Are road safety ads saving lives?

By AdNews | 2 September 2018
Police are watching, by 303 MullenLowe.

Western Australia’s Road Safety Commission has rolled out a new speeding campaign that warns drivers if they creep above the limit they will be fined.

The campaign, by 303 MullenLowe, will run across video, radio and outdoor and focuses on the increased police presence on WA roads.

The creative shows a police officer in the back seat of a ute, driven by a plumber, and a family car, driven by a mother, monitoring drivers that are being distracted. The motorists are not driving recklessly but are warned that even slightest amount of speeding could cop a fine, warning: ‘More Police, More Cameras’.

More cameras on WA roads come as a surprise to Western Australians who take an interest in the state’s finances.

Last year’s Budget papers announced the government would install speed and red-light cameras on WA roads, predicting that the revenue from fines would increase by 20% to $98.4 million in FY18.

Cynics will view such announcements as an attempt to bolster the state’s coffers, although in WA all of the money raised from speeding and red-light tickets go into the Road Trauma Trust Fund and is spent on road safety programs.

Do road safety campaigns work?

Although the WA government doesn’t publicly disclose ad campaign expenditure, other states tend to spend more on road and safety campaigns than any other area of public policy. It is reasonable to assume that WA, with its vast 147,700km network of roads, would spend a significant amount on safety each year.

Transport Accident Commission (TAC) is also no stranger to 'shock and awe' in advertising. The past 25 years of its road safety ads have included graphic images of crashes and accidents, designed to jolt the public into behaving better on Victoria's roads. But, for its new goal back in 2016, a future free of deaths and serious injuries on roads under the Toward Zero banner, TAC and agency Clemenger BBDO Melbourne, created 'Project Graham', a sculpture-turned-conversation piece designed to show how human beings would need to evolve if bodies were built to survive a low impact crash.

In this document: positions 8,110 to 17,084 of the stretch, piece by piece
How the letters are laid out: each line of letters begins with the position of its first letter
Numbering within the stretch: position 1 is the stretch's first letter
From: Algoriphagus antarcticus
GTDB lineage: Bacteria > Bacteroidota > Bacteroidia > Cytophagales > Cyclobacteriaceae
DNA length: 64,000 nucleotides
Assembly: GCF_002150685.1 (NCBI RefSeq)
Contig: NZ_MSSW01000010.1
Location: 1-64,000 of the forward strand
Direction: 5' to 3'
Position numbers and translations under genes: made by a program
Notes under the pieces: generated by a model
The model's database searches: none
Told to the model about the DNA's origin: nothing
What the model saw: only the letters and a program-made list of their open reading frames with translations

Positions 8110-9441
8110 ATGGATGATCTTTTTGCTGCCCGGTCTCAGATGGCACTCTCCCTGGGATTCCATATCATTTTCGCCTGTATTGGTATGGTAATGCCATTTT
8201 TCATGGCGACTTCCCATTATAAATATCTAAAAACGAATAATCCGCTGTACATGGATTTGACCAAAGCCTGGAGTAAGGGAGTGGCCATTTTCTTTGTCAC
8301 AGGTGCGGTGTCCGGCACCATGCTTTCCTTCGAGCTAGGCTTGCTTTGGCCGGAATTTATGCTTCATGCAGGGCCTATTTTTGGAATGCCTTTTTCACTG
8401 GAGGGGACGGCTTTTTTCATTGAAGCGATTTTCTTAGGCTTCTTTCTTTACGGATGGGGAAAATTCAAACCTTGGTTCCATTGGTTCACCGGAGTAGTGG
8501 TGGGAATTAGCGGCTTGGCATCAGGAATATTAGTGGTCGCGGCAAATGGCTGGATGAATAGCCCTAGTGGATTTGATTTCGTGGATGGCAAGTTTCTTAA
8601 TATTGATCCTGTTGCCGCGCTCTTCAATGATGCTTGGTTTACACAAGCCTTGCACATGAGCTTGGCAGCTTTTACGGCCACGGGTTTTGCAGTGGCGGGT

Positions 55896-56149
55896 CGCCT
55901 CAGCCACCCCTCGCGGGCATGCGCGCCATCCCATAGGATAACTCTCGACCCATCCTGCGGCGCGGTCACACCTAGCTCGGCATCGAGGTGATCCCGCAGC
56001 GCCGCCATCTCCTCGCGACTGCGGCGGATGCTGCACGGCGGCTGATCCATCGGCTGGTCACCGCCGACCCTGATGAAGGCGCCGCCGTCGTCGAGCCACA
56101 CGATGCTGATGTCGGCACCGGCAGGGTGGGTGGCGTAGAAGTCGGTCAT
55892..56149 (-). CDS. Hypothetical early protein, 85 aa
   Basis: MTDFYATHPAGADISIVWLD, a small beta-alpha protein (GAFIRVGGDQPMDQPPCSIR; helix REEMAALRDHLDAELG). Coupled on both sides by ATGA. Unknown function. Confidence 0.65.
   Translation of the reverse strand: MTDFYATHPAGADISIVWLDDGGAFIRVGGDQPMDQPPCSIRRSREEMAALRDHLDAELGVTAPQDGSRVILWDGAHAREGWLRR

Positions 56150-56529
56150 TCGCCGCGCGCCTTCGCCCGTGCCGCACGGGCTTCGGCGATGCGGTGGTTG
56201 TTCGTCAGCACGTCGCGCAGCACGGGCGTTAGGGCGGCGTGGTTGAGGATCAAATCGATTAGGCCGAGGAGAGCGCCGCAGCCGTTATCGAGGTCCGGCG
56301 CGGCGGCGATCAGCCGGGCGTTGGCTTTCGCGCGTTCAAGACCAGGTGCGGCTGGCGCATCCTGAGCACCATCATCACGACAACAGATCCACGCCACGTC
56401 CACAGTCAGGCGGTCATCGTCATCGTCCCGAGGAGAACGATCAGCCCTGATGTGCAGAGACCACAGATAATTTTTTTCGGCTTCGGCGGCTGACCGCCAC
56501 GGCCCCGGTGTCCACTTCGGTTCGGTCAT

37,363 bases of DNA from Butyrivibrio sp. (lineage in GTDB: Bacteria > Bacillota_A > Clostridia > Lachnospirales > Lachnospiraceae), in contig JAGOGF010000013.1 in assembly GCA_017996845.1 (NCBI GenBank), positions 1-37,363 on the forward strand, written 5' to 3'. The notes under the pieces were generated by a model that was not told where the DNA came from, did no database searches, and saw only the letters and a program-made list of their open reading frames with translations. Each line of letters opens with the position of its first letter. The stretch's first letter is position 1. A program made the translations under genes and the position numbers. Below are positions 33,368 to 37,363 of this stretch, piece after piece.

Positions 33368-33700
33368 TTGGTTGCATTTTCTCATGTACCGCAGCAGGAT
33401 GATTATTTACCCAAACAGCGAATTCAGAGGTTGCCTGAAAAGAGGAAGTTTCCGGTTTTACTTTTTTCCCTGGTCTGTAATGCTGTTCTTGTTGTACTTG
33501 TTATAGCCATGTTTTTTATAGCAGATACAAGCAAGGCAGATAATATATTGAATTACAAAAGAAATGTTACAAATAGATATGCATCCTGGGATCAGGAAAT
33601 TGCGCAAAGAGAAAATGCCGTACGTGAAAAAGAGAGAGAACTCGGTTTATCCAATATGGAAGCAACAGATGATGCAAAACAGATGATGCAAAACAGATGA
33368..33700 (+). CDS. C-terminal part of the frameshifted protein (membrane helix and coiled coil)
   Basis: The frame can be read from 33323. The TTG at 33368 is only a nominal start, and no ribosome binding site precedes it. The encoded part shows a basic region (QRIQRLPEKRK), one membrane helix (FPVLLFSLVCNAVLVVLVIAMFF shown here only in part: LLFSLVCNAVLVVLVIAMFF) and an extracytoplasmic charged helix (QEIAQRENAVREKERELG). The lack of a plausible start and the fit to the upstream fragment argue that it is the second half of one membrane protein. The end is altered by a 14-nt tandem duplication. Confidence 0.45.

See: Get under the skin of TAC's 'Graham Project'

Road safety is regarded as one of the toughest categories in advertising as creative needs to strike the right balance of scare tactics, not being too preachy and ensuring there is a genuine human insight that will engage the target audience.

Analysing a campaign's effectiveness is challenging because there are many variables that contribute towards road safety. Modern cars are increasingly safer to drive and there are far more speed cameras and police on the road as deterrents.

However, analysing the Road Safety Commission’s figures on road fatalities can indicate the success of campaigns, and it is clear that in recent years WA’s roads are getting safer, particularly as the population grows.

Between 2008 and 2015, the number of accidents resulting in death or serious injury from speeding dropped from 479 to 134.

A deeper dive into the figures shows that the number of deaths per 100,000 people in WA has dropped from 9.5 in 2008 to 6.3 in 2017.

Comparing these declines to the amount of money invested into advertising campaigns, it becomes clear that large investments in road safety campaigns correlate with a drop in deadly accidents.

In 2016, there was a 21% surge in the number of accidents and fatalities on WA roads.

In response, the government launched a $4 million advertising blitz on five road safety campaigns that targeted drink driving, speeding, driving while distracted, driving unlicensed and Zero Heroes – a positive reinforcement campaign that championed 800,000 good drivers as road safety ambassadors.

The creative, by 303 MullenLowe used hidden cameras to surprise road safety champions on the road (see below).

In 2017, the death toll on WA’s roads dropped back to 2015 levels of 161, including a 32% reduction in speeding-related road deaths and a 9% drop in drunk driving road deaths.

303 MullenLowe ECD Richard Berney is optimistic ‘Police are watching’ will also have a positive effect.

“The idea of cops as stoic backseat guardians watching over our speed is a sticky one,” he said.

“It’s a notion that’s stayed with me as I’ve been driving around our city and for the sake of everyone on our roads we hope all drivers across WA feel the same.”

Credits

Road Safety Commission

Assistant Director Strategic Communications: Roger Farley

Campaign Project Manager: Alisia Mumby

303 MullenLowe

Executive Creative Director: Richard Berney

Creative Lead: Dean Hunt

Senior Art Director: Steve Lorimer

Copywriter: Murray Laird

Producer: Rozanne Fretz

Strategy: Derry Simpson

Client Services Director: Todd Baker

Business Manager: Eloise Cribb

Production Company: The Penguin Empire

Director: Corrie Jones

Producer: Ryan Hodgson

DOP: Patrick O’Sullivan

Photographer: Patrick Schuttler 

Audio Production: Soundbyte Studios Brad Habib

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